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    Re: Can Mike Trout field?

    I really don't think it's case of a guy having an up or down year with the glove.

    It's more a case of these defensive stats may not be accurate over smaller sample sizes. And in cases of these types of defensive stats, a small sample size is a year. You need about 3 years to get an accurate read on a players defensive stats.

    Usung Bruce as the example, he's likely been the same defensive player in each of the last 3 years. And 3 years of stats says he's good. But the defenisive stats suggest his defense has varied from year to year. When in all likelihood, the variance has been small. But it eventually gets it right.

  14. #10
    Stat Wanker Hodiernus RedsManRick's Avatar
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    Re: Can Mike Trout field?

    Maybe Trout had a great defensive season last year and a crappy one this year?

    Of course, I prefer UZR over DRS in part because UZR uses a less volatile baseline; UZR had Trout at +13.3 last year and has him at +2.2 this year... hardly a difference to get all worked up about.

    Here's my Russian novel:

    Defensive stats should and will be improved. But defense isn't constant, guys can have good and bad years, sometimes back-to-back. Just because something doesn't look right doesn't mean it's necessarily wrong.

    Saying that because Trout is as fast this year as he was last year that his defensive performance should be the same is comparable to saying a player's eyesight or strength is the same and thus he should have the same OBP and SLG. I know you aren't exactly saying that M2. But as you suggest, defensive stats, like most offensive ones, are measures of outcomes, not skills. So it's a fairly silly point to bring up.

    I think what people miss sometimes when thinking about defense is that the year-to-year variability in defense isn't juts a function of imprecise measurement. Of course, there's the issue of small samples that has been discussed: If you looked at offense on the half-season (or less) basis, you find more "year" to "year" variability even among the elite performers. But it's also a function of defense actually being more sensitive to streaks of good/bad performance by its nature because single opportunities can carry a lot of value relative to the typical play. While all hitters make outs between 55% and 75% of the time, most defensive plays have greater certainty. This is partly a function of defensive players having their abilities more closely aligned to the difficulties of their opportunities. It's like trying to measure offense if #8 hitters only had to face long relievers but #3 hitters had to face aces.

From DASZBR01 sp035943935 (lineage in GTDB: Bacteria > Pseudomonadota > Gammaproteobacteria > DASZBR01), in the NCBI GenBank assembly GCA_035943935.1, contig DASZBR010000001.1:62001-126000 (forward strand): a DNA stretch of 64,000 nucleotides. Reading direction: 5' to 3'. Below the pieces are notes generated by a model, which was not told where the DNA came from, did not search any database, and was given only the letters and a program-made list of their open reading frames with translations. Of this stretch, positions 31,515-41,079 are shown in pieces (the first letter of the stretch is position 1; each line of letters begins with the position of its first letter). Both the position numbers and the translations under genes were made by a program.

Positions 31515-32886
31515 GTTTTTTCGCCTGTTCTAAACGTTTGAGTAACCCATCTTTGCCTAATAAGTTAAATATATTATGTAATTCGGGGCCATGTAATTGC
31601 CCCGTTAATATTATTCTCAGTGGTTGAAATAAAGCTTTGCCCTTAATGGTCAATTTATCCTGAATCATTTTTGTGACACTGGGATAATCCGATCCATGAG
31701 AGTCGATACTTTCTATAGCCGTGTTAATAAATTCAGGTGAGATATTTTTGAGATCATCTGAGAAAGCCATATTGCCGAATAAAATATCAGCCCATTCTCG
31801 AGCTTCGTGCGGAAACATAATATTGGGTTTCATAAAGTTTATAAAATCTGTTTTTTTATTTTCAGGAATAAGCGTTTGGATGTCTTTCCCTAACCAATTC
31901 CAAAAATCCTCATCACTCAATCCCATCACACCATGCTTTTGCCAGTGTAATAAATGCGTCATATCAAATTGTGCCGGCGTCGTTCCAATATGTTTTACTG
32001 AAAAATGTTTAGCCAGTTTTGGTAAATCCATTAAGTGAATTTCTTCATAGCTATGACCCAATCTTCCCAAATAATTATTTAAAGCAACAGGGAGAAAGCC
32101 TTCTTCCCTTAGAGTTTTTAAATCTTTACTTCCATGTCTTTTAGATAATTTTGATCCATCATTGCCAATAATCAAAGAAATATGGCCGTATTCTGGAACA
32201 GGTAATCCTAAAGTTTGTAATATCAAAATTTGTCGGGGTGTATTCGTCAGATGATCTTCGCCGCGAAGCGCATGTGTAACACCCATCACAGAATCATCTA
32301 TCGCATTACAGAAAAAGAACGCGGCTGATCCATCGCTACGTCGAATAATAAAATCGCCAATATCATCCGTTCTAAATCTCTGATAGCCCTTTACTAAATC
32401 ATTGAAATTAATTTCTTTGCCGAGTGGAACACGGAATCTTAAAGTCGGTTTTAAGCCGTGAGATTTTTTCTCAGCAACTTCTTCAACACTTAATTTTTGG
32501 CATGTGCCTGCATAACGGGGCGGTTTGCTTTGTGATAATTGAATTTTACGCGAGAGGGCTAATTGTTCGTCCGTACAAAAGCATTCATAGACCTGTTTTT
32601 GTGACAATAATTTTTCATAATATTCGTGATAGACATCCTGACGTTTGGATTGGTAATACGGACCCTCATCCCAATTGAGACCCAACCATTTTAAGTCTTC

So that that is why we have have to measure defense by giving positional value. Within the context of a ball hit to a certain area, the result of a given play is much more certain, meaning a play that deviates from the norm is a more significant, valuable event. Have a particularly good or bad stretch and the value adds up quickly. I think we'd actually have a more intuitive sense of defensive production if we looked not just at the player's variance from his positional peers, but his overall defensive production; but instead we tack the value of playing league average defense on to the guy's offensive production in the WAR calculus. What this does, in practice, is stretch out the scale of relative defensive performance.

    I realize this wasn't exactly articulate -- I should be working, so I'm writing quickly. I would just urge people to dive in to the defensive data as it relates to WAR more deeply and think critically about how performance is being measured and reported -- and how those things affect our perceptions.
    Last edited by RedsManRick; 08-12-2013 at 12:30 PM.
    Games are won on run differential -- scoring more than your opponent. Runs are runs, scored or prevented they all count the same. Worry about scoring more and allowing fewer, not which positions contribute to which side of the equation or how "consistent" you are at your current level of performance.

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    Re: Can Mike Trout field?

    It seems incongruous to me to say that defensive stats don't work over short stretches, but that they do over bigger sample sizes. While certainly a player's performance ebbs and flows, the stat measuring the performance should still work.

    We wouldn't question the validity of OBP just because we see that one month a player has a .500 OBP, and the next month a .200 OBP.

    I fear that the way the newer defensive stats themselves are measured is flawed. Zone ratings are still very rough, and we still don't have precise ways to measure how far a player runs to field a ball, or exactly how hard a ball is hit. There is a difference between a 115 mph line drive, and one that is 90 mph. What about the angle the ball is hit? Does placement of fielders (often by coaches) before the ball is hit effect how we measure how much ground a player covers?

    To me, there is so much unknown about how to quantify fielding ability, that variation of defensive skill stats may just show the basic unreliability of those stats rather than the ability of the player.
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    Stat Wanker Hodiernus RedsManRick's Avatar
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    Re: Can Mike Trout field?

    Breaking this out so it doesn't get lost in the wall of text above:

    What if we looked at offensive production the way we look at defense: as a counting stat that measures aggregate run differential compared to the average player? We can do just that. Go to a Fangraphs player page and look at the "Batting" column of the Value section at the bottom of the page.